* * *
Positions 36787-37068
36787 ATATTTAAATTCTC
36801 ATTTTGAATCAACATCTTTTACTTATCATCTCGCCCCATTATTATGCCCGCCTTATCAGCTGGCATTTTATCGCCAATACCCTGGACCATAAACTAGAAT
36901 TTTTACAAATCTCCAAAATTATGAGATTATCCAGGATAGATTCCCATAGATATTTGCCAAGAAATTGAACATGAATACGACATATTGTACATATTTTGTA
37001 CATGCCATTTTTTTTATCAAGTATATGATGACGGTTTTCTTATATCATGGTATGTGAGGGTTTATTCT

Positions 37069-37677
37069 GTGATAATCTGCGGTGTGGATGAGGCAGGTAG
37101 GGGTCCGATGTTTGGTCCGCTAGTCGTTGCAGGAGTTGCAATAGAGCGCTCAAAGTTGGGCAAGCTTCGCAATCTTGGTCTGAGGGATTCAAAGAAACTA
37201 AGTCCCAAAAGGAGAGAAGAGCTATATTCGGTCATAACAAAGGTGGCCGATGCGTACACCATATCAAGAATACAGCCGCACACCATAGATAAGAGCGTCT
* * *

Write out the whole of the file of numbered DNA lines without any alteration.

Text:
Positions 36787-37068
36787 ATATTTAAATTCTC
36801 ATTTTGAATCAACATCTTTTACTTATCATCTCGCCCCATTATTATGCCCGCCTTATCAGCTGGCATTTTATCGCCAATACCCTGGACCATAAACTAGAAT
36901 TTTTACAAATCTCCAAAATTATGAGATTATCCAGGATAGATTCCCATAGATATTTGCCAAGAAATTGAACATGAATACGACATATTGTACATATTTTGTA
37001 CATGCCATTTTTTTTATCAAGTATATGATGACGGTTTTCTTATATCATGGTATGTGAGGGTTTATTCT

Positions 37069-37677
37069 GTGATAATCTGCGGTGTGGATGAGGCAGGTAG
37101 GGGTCCGATGTTTGGTCCGCTAGTCGTTGCAGGAGTTGCAATAGAGCGCTCAAAGTTGGGCAAGCTTCGCAATCTTGGTCTGAGGGATTCAAAGAAACTA
37201 AGTCCCAAAAGGAGAGAAGAGCTATATTCGGTCATAACAAAGGTGGCCGATGCGTACACCATATCAAGAATACAGCCGCACACCATAGATAAGAGCGTCT